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DAJJAL

Encyclopaedia of Ismailism by Mumtaz Ali Tajddin

The Arabic word dajjal likely comes from the Syriac daggal means liar or lying. Hence, al-dajjal literally means one who conceals the truth with falsehood, the liar or a great deceiver. The word al-masih al-dajjal means to cover (a mangy camel) with tar, because the dajjal will in like manner cover the earth with his adherents. One another view suggests that dajjal is derived from dajala meaning to gild because he will deceive the people by covering up the truth. In the Islamic tradition, dajjal is an evil figure who will lead people astray in the last days and whose advent will be one of the signs of the approaching dooms day. Dajjal or al-Masih al-Dajjal is not mentioned in the Koran, but he figures in numerous hadith.

The equivalent English word for dajjal is Antichrist, which comes from the Greek antichristos, which is composed of two elements: the preposition anti (in place of) and the noun christos (Christ). It indicates that Antichrist is not simply a substitute Christ, but the opponents of the genuine one.

Almost all traditions portray al-Dajjal as a person. In some, he is even said to resemble a specific person whose name was Abdul Uzza bin Qatan. Besides, al-Dajjal is known as ugly, dirty and having only one eye (al-A'war). Anas bin Malik narrates that the Prophet said: "No prophet was sent but he warned his community against the one-eyed (al-A'war) liar (al-Dajjal)." It is also related that he would first claim to be a prophet, then a god and would command clouds to bring rain. He will command the earth to grow grass. His places of emergence is said to be somewhere between Syria and Iraq. The Sunnis believe that he will be killed by Jesus Christ, while the Shi'its hold his killing by the hands of al-Mahdi.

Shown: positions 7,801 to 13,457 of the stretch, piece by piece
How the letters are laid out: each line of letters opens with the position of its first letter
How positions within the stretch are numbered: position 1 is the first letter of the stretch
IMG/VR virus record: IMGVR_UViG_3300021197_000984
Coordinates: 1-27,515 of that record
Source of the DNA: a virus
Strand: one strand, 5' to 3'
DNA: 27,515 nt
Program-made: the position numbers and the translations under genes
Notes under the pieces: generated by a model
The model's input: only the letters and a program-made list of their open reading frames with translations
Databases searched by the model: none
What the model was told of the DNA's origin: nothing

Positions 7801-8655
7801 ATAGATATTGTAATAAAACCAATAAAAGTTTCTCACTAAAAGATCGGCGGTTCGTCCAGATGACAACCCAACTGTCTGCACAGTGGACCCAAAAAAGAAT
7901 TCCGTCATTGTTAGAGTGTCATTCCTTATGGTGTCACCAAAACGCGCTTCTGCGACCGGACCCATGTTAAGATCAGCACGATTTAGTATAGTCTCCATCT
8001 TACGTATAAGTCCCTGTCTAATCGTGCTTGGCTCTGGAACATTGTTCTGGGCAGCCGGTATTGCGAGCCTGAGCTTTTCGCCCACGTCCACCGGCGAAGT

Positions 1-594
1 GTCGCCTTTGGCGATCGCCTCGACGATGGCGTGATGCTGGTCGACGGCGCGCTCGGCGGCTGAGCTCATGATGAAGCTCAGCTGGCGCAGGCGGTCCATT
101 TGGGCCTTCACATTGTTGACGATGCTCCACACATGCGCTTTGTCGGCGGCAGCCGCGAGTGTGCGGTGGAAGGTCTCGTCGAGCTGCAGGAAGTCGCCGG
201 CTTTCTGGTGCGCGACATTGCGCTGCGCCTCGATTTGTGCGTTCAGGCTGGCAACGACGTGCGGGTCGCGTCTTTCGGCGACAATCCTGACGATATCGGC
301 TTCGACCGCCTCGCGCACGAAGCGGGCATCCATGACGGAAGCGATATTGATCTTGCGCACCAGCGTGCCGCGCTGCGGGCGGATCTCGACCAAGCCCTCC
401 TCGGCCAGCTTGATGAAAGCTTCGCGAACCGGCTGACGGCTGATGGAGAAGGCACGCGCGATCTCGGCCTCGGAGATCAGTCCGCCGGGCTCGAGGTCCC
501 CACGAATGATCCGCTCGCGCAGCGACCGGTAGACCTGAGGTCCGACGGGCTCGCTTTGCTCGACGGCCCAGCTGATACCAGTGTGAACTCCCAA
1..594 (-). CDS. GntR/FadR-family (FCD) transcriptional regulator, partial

Some believe that the image of al-Dajjal portrayed in the hadith is irreconcilable with Koranic teachings because the Koran states that the coming of the day of judgement will be sudden (6:31-44, 21:40, 22:25, 43:66). Taftazni (d. 1390), a famous Muslim theologian was first to take its allegorical meaning. He interprets the emergence of al-Dajjal as the dominence of evil and corruption on earth. Some also hold that it is symbolically a movement of irreligion or materialism.


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